SD: When did you decide to become a writer and why do you write?
XS: I suspect, the decision to become a writer was slow and a subconscious process that solidified into maturity after an orientation day encounter at the Westville University, in 1999. On that particular day, all the students were grouped together into a lecture room and asked to explain why they had chosen to pursue a Bachelor of Arts degree in Humanities. People came with interesting and mundanely innocent explanations of seeking to become psychologists, anthropologists, social workers and so on. After each statement by the students, the Head of Department would then give a word of advice. You would walk back to you seat feeling giddy and hopeful. When my turn came, I was still not sure what to say as I had moved into Humanities as an alternative for the Fine Art degree that I had left unfinished after a 2-year study. I wanted something more besides using the Visual Arts as a form of communication. I did not want to be a zombie, I despised technical or limiting subjects that did not allow for creative insight or subjective input of the human. I did not want to spend my life regurgitating already existing concepts and stuffing sausages in a glorified factory of academic graduates. I could not picture myself as an employee of some sort. My mind raced….as the psychology professor signaled towards me, “Mr Sithole….and what would you like to be. What brings you here?”
My heart raced. I dived into the inner well of my senses, past my intellectual mind, shattering my inner core –my soul, my voice box retorted...“I want to be a writer!”
That was the life-changing sentence that escaped my soul as I mumbled something about Stephen King – in my attempt to explain myself to a room of about five hundred students and lecturers. The blood continued to rush to my head, I went deaf for a second… The Prof. cleared his throat and hesitated. He took a short breath… and still no ideas of advice could emanate from his mind. I had taken him by surprise. He gave a warm smile, grabbed my shoulder in encouragement and nodded as he said: “good luck to you, young man!” I would later learn that there was no curriculum that was specifically designed to groom creative thinkers, authors and masters of the literary arts.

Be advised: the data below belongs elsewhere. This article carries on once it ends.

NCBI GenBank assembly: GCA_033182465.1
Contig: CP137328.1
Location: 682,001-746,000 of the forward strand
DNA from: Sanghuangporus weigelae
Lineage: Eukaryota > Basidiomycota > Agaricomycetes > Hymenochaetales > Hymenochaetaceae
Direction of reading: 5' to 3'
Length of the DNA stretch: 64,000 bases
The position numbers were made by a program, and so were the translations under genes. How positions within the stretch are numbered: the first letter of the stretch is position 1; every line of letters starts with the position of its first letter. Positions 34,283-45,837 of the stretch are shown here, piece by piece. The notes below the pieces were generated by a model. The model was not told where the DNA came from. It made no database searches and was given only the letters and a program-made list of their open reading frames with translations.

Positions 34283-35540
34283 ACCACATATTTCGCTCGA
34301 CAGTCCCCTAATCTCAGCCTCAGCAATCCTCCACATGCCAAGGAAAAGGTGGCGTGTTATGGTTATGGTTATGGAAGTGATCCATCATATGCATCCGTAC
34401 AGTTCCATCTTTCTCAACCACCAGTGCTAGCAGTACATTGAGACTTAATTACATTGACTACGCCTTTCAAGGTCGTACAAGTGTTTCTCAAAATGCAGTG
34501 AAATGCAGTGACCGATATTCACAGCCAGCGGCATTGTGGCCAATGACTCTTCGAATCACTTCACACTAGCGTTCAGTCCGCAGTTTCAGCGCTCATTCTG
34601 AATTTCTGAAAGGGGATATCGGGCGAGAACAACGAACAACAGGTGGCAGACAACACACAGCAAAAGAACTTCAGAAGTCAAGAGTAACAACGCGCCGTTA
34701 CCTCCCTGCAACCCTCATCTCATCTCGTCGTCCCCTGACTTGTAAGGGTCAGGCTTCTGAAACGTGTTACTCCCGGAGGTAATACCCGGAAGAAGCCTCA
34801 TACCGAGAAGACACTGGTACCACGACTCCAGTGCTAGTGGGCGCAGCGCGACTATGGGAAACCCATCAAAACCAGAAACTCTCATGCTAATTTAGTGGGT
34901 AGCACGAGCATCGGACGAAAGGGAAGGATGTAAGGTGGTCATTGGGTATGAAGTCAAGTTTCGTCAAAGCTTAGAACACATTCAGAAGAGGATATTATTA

SD: Do you write full-time or part-time?
XS: I fail to understand the meaning of full-time versus part-time. Maybe the question should be: do I earn a living from writing. The answer would be, I am in the process of establishing my career as writer or author who is able to have financial sustenance through writing.
SD: Do you have a special time to write or how is your day structured?
XS: I do not have a special time to write. The struggle is for bread and butter. Currently, as in early 2014, my main focus is on establishing an independent publisher for the native citizens who cannot help but pour their souls onto paper.
SD: Where do your ideas come from? What are your sources of inspiration?
XS: My ideas come from my daily interactions with members of the South African republic, and the way they impact on my spirit. The ideas come from daily occurrences whereas my inspiration comes from a wealth of places related to human strength in overcoming all forms of oppression.
SD: What is the most difficult thing about writing?
XS: The challenge is in finding a conducive space for generating thoughts or listening to your creative being so that you can scribble the inner reality into a coherent piece of literature. Spiritualists go to a Buddhist retreat, while readers go to the Library. Similarly, writers require to be in a quiet space such as a writers' retreat.
SD: What was the most difficult thing about writing your latest book?
XS: The hardest thing was trying to omit certain literary pieces and poems from the first edition in order to make the book more 'politically friendly'. As an African writer and cultural activist, I have a responsibility to empower those that I wish to empower while being careful not to corrupt their souls. In other words, the second book titled African Slave Science has been ‘watered down’ to be reader-friendly while remaining honest to its essence of encouraging self-emancipation. The book achieves this by helping the reader gain an honest understanding of what-came-to-be, ie. The demise of the native South African.
SD: What is the easiest thing about writing?
XS: Good writing is a natural process. It is free-flowing and honest as if one is downloading from the universal energy. As a result, you do not have to lie or complicate your thoughts through fabrication. The truth always comes out.